A Boundary Crisis in High Dimensional Chaotic Systems

  • Ling Hong
  • Yingwu Zhang
  • Jun Jiang
Conference paper


A crisis is investigated in high dimensional chaotic systems by means of generalized cell mapping digraph (GCMD) method. The crisis happens when a hyperchaotic attractor collides with a chaotic saddle in its fractal boundary, and is called a hyperchaotic boundary crisis. In such a case, the hyperchaotic attractor together with its basin of attraction is suddenly destroyed as a control parameter passes through a critical value, leaving behind a hyperchaotic saddle in the place of the original hyperchaotic attractor in phase space after the crisis, namely, the hyperchaotic attractor is converted into an incremental portion of the hyperchaotic saddle after the collision. This hyperchaotic saddle is an invariant and nonattracting hyperchaotic set. In the hyperchaotic boundary crisis, the chaotic saddle in the boundary has a complicated pattern and plays an extremely important role. We also investigate the formation and evolution of the chaotic saddle in the fractal boundary, particularly concentrating on its discontinuous bifurcations (metamorphoses). We demonstrate that the saddle in the boundary undergoes an abrupt enlargement in its size by a collision between two saddles in basin interior and boundary.


Chaotic Attractor Fractal Boundary Positive Lyapunov Exponent Unstable Node Basin Interior 
These keywords were added by machine and not by the authors. This process is experimental and the keywords may be updated as the learning algorithm improves.



This work is supported by the National Science Foundation of China under Grant Nos. 10772140 and 10872155 as well as the Scientific Research Foundation for the Returned Overseas Chinese Scholars, State Education Ministry.


  1. 1.
    Baier G, Klein M (1990) Maximum hyperchaos in generalized Henon map. Phys Lett A 151:281–284MathSciNetCrossRefGoogle Scholar
  2. 2.
    Baier G, Sahle S (1995) Design of hyperchaotic flows. Phys Rev E 51:R2712–R2714CrossRefGoogle Scholar
  3. 3.
    Rossler OE (1979) An equation for hyperchaos. Phys Lett A 71:155–157MathSciNetCrossRefGoogle Scholar
  4. 4.
    Matsumoto T, Chua LO, Kobayashi K (1986) Hyperchaos: laboratory experiment and numerical confirmation. IEEE Trans Circuits Syst CAS-33(11):1143–1147MathSciNetCrossRefGoogle Scholar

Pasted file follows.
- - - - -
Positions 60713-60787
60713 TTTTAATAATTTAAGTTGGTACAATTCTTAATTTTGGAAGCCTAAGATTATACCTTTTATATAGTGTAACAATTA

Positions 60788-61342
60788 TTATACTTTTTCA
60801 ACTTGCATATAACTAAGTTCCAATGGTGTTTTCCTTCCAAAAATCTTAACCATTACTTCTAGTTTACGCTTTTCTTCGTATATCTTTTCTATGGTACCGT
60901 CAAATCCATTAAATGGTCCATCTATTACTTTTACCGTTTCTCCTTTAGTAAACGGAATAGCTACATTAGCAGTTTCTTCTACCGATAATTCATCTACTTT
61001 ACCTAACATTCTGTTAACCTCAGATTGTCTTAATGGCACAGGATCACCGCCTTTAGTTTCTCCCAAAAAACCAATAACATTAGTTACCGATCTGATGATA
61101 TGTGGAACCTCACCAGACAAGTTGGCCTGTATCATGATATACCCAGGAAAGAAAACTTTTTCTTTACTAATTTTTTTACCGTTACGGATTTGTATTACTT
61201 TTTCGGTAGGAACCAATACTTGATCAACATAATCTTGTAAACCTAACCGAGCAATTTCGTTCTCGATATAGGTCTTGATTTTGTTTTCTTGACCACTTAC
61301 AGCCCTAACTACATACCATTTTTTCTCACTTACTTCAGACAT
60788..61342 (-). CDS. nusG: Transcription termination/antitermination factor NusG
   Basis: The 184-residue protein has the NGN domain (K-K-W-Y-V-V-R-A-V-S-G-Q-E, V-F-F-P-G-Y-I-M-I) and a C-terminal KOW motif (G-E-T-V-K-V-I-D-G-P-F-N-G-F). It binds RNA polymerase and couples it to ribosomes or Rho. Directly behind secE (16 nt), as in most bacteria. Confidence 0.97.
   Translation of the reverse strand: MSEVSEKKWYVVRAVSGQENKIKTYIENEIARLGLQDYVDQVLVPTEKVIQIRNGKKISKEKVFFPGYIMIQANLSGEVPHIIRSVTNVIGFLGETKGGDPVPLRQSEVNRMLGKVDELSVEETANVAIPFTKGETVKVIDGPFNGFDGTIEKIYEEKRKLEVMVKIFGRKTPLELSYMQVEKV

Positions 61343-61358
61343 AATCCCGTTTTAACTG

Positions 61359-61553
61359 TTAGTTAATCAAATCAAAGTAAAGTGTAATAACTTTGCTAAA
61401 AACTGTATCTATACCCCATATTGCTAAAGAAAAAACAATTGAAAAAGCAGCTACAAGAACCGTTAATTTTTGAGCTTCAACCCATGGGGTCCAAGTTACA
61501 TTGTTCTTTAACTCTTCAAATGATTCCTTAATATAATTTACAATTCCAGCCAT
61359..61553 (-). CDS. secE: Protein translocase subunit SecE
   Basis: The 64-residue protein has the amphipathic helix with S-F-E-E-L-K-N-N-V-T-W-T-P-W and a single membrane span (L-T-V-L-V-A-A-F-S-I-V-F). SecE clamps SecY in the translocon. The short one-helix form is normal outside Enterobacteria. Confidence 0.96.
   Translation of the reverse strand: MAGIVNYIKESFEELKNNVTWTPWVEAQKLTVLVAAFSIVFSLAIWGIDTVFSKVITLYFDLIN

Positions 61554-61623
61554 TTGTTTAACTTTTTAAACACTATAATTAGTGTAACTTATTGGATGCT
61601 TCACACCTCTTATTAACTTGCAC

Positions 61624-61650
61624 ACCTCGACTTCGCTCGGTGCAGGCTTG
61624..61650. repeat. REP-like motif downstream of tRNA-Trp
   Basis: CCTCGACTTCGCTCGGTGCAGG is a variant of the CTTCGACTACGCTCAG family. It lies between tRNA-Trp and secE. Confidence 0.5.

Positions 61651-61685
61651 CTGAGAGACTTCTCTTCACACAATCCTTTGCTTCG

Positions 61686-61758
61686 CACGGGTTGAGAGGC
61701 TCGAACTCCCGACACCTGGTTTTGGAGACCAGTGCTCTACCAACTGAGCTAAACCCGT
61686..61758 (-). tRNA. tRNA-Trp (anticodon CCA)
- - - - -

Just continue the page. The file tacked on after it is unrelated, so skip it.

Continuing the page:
5. 5.
    Kapitaniak T, Thylwe KE, Cohen I, Wjewoda J (1995) Chaos–hyperchaos transition. Chaos Solitons Fractals 5(10):2003–2011MathSciNetCrossRefMATHGoogle Scholar
  6. 6.
    Reiterer P, Lainscsek C, Schurrer F (1998) A nine-dimensional lorenz system to study high-dimensional chaos. J Phys A 31:7121–7139CrossRefMATHGoogle Scholar
  7. 7.
    Kapitaniak T, Maistrenko Y, Popovych S (2000) Chaos–hyperchaos transition. Phys Rev E 62(2):1972–1976CrossRefGoogle Scholar
  8. 8.
    Kapitaniak T (2005) Chaos synchronization and hyperchaos. J Phys: Conf Ser 23:317–324MathSciNetCrossRefGoogle Scholar
  9. 9.
    Ott E, Sommerer JC (1994) Blowout bifurcations: the occurrence of riddled basins and on–off intermittency. Phys Lett A 188:39–47CrossRefGoogle Scholar
  10. 10.
    Kapitaniak T, Lai YC, Grebogi C (1999) Metamorphosis of chaotic saddle. Phys Lett A 259(6):445–450MathSciNetCrossRefMATHGoogle Scholar
  11. 11.
    Ditto WL, Rauseo S, Cawley R, Grebogi C (1989) Experimental observation of crisis-induced intermittency and its critical exponent. Phys Rev Lett 63:923–926CrossRefGoogle Scholar
  12. 12.
    Grebogi C, Ott E, Yorke JA (1982) Chaotic attractors in crisis. Phys Rev Lett 48:1507–1510MathSciNetCrossRefGoogle Scholar
  13. 13.
    Ott E (2002) Chaos in dynamical systems. Cambridge University Press, CambridgeCrossRefMATHGoogle Scholar
  14. 14.
    Hsu CS (1995) Global analysis of dynamical systems using posets and digraphs. Int J Bifurcat Chaos 5(4):1085–1118CrossRefMATHGoogle Scholar
  15. 15.
    Hong L, Xu JX (1999) Crises and chaotic transients studied by the generalized cell mapping digraph method. Phys Lett A 262:361–375MathSciNetCrossRefMATHGoogle Scholar
  16. 16.
    Hong L, Xu JX (2001) Discontinuous bifurcations of chaotic attractors in forced oscillators by generalized cell mapping digraph (GCMD) method. Int J Bifurcat Chaos 11:723–736MathSciNetCrossRefMATHGoogle Scholar
  17. 17.
    Hong L, Sun JQ (2006) Codimension two bifurcations of nonlinear systems driven by fuzzy noise. Physica D: Nonlinear Phenom 213(2):181–189MathSciNetCrossRefMATHGoogle Scholar
  18. 18.
    Xu W, He Q, Fang T, Rong H (2004) Stochastic bifurcation in Duffing system subject to harmonic excitation and in presence of random noise. Int J Non-Linear Mech 39:1473–1479MathSciNetCrossRefMATHGoogle Scholar
  19. 19.
    Kawakami H, Kobayashi O (1976) Computer experiment on chaotic solution. Bull Fac Eng Tokushima Univ 16:29–46Google Scholar
  20. 20.
    He DH, Xu JX, Chen YH (1999) A study on strange dynamics of a two dimensional map. Acta Physica Sin 48(9):1611–1617Google Scholar
  21. 21.
    He DH, Xu JX, Chen YH (2000) Study on strange hyper chaotic dynamics of kawakami map. Acta Mechanica Sin 32(6):750–754MathSciNetGoogle Scholar

Copyright information

© Springer Science+Business Media, LLC 2010

Authors and Affiliations

  1. 1.MOE Key Lab for Strength and Vibration, School of AerospaceXi’an Jiaotong UniversityXi’anPeople’s Republic of China

Personalised recommendations